I've mentioned this before, but was reminded of it again last night as I dropped off to sleep with the Big Dipper's handle clearly in view: One of the things I treasure most about living in Amador County is the dark night sky.
We can still see the stars, planets, star clusters, constellations, meteor showers and the occasional comet. That night view is as valuable to me as anything I see during the day.
But in many parts of the country, people are losing their night sky because of the glare from homes and commercial development. It doesn't have to be that way. Planners need to learn that it's where and how lights are installed, not more of them, that makes people safe. And homeowners need to consider how many lights they really need, and think about how their lights affect the dark sky we all share.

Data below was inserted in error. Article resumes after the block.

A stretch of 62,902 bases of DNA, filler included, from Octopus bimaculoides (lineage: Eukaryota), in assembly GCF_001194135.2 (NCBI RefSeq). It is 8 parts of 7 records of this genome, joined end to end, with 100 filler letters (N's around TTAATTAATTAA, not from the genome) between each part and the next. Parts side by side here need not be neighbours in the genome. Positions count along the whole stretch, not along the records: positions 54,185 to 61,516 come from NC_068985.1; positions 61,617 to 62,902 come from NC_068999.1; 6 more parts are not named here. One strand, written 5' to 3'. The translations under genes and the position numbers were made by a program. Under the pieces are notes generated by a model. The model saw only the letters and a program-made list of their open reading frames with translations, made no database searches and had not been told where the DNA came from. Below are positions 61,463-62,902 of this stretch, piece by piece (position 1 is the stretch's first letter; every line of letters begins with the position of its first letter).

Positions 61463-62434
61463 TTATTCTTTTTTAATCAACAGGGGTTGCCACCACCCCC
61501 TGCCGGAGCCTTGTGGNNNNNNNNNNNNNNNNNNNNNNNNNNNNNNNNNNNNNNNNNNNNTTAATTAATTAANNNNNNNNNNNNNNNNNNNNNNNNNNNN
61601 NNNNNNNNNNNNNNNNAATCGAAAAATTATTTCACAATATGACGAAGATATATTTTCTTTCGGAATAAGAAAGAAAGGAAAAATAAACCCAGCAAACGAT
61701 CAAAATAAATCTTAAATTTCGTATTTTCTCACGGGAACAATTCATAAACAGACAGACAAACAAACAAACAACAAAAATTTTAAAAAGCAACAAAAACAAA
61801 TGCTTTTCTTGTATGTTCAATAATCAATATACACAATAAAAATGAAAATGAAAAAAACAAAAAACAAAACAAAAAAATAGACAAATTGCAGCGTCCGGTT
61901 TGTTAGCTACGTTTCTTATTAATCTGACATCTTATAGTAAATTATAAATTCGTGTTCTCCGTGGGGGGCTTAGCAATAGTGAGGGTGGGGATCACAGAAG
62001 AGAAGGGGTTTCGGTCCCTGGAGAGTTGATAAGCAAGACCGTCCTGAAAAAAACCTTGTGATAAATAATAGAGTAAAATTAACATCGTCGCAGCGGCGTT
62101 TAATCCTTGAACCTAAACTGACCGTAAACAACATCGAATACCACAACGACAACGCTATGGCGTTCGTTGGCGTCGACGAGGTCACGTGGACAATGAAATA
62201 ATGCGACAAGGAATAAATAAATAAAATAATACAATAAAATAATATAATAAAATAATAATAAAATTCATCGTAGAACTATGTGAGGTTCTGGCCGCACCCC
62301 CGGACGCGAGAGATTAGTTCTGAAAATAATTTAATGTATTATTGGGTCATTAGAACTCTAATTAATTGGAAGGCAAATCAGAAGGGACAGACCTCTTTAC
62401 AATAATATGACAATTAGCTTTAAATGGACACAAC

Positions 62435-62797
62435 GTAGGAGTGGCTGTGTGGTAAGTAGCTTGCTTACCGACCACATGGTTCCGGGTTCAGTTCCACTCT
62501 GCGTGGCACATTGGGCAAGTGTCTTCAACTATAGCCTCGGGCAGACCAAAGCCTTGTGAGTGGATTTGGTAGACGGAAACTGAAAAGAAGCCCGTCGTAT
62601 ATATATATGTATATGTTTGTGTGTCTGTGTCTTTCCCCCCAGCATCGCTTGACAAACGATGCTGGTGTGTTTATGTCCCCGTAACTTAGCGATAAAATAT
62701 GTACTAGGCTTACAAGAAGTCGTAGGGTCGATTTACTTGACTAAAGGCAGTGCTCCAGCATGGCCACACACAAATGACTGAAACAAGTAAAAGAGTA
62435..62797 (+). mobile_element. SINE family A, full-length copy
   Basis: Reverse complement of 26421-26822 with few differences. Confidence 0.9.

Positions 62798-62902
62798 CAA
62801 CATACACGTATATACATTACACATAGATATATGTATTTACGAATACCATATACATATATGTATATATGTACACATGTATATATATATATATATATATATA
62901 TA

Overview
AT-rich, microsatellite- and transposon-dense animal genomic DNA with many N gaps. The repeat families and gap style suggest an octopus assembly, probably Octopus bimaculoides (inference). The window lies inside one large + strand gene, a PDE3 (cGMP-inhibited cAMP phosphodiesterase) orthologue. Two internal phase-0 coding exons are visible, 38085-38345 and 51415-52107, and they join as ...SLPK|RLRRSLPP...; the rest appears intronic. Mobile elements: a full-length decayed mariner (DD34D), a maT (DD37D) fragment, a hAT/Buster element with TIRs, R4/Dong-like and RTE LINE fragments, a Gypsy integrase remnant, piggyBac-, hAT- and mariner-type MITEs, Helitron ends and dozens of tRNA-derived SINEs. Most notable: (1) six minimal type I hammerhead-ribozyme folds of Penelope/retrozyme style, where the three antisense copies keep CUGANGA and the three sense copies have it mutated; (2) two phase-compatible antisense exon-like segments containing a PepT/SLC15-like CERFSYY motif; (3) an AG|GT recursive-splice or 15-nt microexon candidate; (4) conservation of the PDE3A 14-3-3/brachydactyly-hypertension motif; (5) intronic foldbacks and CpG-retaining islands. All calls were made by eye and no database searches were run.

The latest Sierra town to confront the issue of light pollution is Truckee. Several articles about how Truckee is proposing to preserve its dark night sky are found on the Skykeepers website. They're interesting reading. That website includes a great deal of related information, including a page on how you can help keep our night sky dark.
One basic thing you can do is speak up for the dark night sky when new projects are proposed. Lights can be strategically placed and properly shielded.
As Skykeeper Jack Sales says about losing the dark night sky, "The night sky is a cultural resource that transcends time and place."
For more, see the website of the International Dark-Sky Association.
And if you'd like to receive e-mail alerts about what's up in the sky at night, see the spaceweather.com website.